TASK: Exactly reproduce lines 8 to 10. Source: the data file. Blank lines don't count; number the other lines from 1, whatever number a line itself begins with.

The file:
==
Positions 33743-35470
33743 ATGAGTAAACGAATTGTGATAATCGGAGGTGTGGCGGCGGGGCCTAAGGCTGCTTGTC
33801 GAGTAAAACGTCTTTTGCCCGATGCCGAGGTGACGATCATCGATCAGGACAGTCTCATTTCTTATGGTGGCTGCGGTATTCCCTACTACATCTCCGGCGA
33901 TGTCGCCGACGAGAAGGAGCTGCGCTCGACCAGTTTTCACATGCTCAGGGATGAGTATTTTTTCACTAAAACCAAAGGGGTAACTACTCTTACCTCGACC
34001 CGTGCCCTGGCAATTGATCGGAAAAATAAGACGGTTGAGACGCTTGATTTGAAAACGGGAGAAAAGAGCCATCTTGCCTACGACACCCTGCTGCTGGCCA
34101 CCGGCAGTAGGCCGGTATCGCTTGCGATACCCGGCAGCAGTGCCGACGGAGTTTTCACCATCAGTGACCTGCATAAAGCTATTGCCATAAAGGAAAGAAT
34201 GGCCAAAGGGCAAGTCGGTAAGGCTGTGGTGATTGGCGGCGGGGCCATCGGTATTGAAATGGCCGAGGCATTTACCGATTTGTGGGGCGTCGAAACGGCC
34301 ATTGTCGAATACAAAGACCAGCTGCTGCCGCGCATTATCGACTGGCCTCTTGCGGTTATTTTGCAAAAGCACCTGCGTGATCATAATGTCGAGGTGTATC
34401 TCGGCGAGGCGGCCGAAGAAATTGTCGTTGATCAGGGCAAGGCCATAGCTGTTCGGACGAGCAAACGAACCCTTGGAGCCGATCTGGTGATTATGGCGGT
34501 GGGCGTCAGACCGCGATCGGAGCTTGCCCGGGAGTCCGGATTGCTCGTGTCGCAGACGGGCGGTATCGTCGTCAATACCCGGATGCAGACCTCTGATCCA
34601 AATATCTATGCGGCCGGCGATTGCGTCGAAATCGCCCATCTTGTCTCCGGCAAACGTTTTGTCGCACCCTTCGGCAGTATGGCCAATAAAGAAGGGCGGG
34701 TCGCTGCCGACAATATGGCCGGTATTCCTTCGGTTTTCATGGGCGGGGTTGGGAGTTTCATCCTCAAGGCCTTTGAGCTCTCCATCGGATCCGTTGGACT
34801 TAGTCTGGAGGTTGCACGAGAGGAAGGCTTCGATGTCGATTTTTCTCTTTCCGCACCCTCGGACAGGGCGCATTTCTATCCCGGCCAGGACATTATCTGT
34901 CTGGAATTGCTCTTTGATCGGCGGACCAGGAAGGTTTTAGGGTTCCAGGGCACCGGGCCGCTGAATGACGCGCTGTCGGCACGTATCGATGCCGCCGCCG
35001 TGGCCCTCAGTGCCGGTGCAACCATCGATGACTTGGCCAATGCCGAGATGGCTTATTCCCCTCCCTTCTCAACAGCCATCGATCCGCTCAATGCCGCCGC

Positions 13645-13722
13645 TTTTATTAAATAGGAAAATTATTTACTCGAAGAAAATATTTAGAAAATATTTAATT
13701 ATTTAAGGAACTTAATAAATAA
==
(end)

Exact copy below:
34301 ATTGTCGAATACAAAGACCAGCTGCTGCCGCGCATTATCGACTGGCCTCTTGCGGTTATTTTGCAAAAGCACCTGCGTGATCATAATGTCGAGGTGTATC
34401 TCGGCGAGGCGGCCGAAGAAATTGTCGTTGATCAGGGCAAGGCCATAGCTGTTCGGACGAGCAAACGAACCCTTGGAGCCGATCTGGTGATTATGGCGGT
34501 GGGCGTCAGACCGCGATCGGAGCTTGCCCGGGAGTCCGGATTGCTCGTGTCGCAGACGGGCGGTATCGTCGTCAATACCCGGATGCAGACCTCTGATCCA